Cheap Seats

Mission unaccomplished? The St. Louis Cardinals don’t seem to have cured what ailed them last season

There is a lot of season to go.

But after the first two series of the 2017 campaign, the St. Louis Cardinals just don’t look like a very good baseball team.

The team’s offseason efforts to improve seem to be woefully inadequate to fix this team’s many problems.

The Redbirds front office decided after missing the playoffs in 2016 that it needed to make the club’s defense better and make its offense, which hit home runs in bunches but struck out with startling frequency, more diverse.

The team signed former Chicago Cubs centerfielder Dexter Fowler to a free agent contract and let plodding slugger Matt Holliday go as a free agent with plans to make the outfield more fleet-footed. The team tried to trade first baseman Matt Adams but found no takers. Now Adams, who makes Holliday look like a gazelle, is spending time in left field to get his bat into games. On Sunday, Adams misplayed an easy fly out into a triple and helped open the flood gates in an embarrassing Cardinals loss.

Manager Mike Matheny explained he’s getting Adams at-bats in the outfield because his bat is too good to keep on the bench for occasional pinch-hitting appearances. Are we to believe that the defensively-challenged Holliday is less of a hitter than Adams? Holliday collected his 2,000th hit with the New York Yankees over the weekend. Holliday is a .303 career hitter who hit 20 or more home runs in every season he played with St. Louis but one. Adams is a .270 career hitter who has never hit more than 17 homers in a season and averages 11 in a year.

The Cardinals left themselves shorthanded in the outfield and when Stephen Piscotty was injured (first by getting hit in the head by a thrown ball and later by tweaking his knee) the team was left woefully shorthanded. Questionable outfield defense is now unquestionably bad with Adams in the picture.

Things are much better on the infield.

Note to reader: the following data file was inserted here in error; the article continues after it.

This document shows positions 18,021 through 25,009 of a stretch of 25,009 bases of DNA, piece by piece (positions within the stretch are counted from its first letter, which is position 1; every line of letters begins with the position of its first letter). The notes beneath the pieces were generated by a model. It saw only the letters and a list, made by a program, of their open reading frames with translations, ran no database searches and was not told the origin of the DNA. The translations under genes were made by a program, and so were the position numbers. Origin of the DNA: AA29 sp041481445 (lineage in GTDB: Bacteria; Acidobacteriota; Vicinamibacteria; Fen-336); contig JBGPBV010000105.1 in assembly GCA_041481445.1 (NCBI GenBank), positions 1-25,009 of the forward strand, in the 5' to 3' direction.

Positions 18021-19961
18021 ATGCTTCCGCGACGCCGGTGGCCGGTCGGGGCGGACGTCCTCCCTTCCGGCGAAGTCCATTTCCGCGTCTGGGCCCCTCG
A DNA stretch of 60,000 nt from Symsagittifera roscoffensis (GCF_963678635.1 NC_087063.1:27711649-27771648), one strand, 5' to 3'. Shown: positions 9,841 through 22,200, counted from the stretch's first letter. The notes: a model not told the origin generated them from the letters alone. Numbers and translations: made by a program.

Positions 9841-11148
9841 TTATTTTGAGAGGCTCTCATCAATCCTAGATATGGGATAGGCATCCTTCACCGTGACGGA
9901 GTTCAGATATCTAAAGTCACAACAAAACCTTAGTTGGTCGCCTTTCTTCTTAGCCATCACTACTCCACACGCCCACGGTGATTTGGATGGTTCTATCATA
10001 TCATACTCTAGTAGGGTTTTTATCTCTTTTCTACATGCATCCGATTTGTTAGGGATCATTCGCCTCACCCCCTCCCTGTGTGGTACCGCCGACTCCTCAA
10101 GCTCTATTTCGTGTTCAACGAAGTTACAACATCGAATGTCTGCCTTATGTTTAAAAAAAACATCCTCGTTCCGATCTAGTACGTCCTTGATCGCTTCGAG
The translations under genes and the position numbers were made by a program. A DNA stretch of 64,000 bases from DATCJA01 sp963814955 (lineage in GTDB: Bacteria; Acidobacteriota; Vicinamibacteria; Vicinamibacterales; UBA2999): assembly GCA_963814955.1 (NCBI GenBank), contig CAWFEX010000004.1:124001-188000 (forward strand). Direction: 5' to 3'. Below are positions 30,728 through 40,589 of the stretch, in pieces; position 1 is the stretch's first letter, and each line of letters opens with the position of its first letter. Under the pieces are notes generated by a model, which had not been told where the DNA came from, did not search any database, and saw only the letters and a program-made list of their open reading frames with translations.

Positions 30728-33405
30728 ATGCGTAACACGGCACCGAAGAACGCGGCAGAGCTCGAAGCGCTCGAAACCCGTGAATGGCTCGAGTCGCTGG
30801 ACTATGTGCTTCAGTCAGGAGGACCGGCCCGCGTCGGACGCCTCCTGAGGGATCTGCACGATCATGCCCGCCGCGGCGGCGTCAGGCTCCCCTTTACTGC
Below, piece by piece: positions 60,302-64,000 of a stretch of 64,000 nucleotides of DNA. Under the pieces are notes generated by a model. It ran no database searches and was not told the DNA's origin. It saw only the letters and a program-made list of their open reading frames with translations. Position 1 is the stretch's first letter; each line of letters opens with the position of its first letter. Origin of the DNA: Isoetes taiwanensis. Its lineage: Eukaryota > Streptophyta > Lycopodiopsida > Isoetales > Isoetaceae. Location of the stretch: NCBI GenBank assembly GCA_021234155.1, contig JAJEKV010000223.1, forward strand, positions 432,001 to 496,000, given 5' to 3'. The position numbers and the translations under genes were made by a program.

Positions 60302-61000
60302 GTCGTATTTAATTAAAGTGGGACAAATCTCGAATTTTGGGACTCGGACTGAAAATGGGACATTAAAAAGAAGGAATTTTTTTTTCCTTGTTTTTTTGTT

The Birds moved Adams away from first base to put Matt Carpenter there. Carpenter, who may be the team’s most accomplished hitter in the absence of Holliday. But he wasn’t very good defensively at third base. So, the team decided to take his scattershot arm out of the picture and move him to the other side of the diamond where he’d do more catching and less throwing baseballs.

It seemed to me that the move of Carpenter to first base made it clear that the Holliday-less Cardinals should have spent the off-season shopping for a slugging third baseman who could fill Carpenter’s defensive spot and Holliday’s place in the batting order. Instead, the team decided to recycle former shortstop Jhonny Peralta – who missed much of the 2016 season with a thumb injury and returned to find that Aledmys Diaz had taken his old job – as a third baseman.

Peralta, who is now 35 years old, has been terrible defensively and has struck out in half of his at-bats so far in 2017. On Sunday, he botched a ball that could have been turned into a pivotal double play. Then he made matters worse by throwing the ball after he’d recovered it about half way between first and second base on its way to right field.

I don’t know how much longer the Cardinals can continue to weather the crummy defense being displayed by Peralta and Adams. They’ve had trouble scoring runs, so they can’t afford to give any away to the other team. But they’re giving them away like they’re going out of style.

The Redbirds have a lot of good, young talent all around the field. But they needed a few key pieces here and there to turn this team from mediocre to marvelous – and the front office really dropped the ball.

After six games, the Birds are 2-4. I can see a split against the Cubs. But the Reds easily handled St. Louis in two of the three games the teams played. And Cincinnati is in the middle of a painful rebuilding process.

Now the Cardinals have to go on the road and play a pretty good Washington Nationals team. If they don’t get their act together soon, they could find themselves in a pretty deep hole before they know what hit them.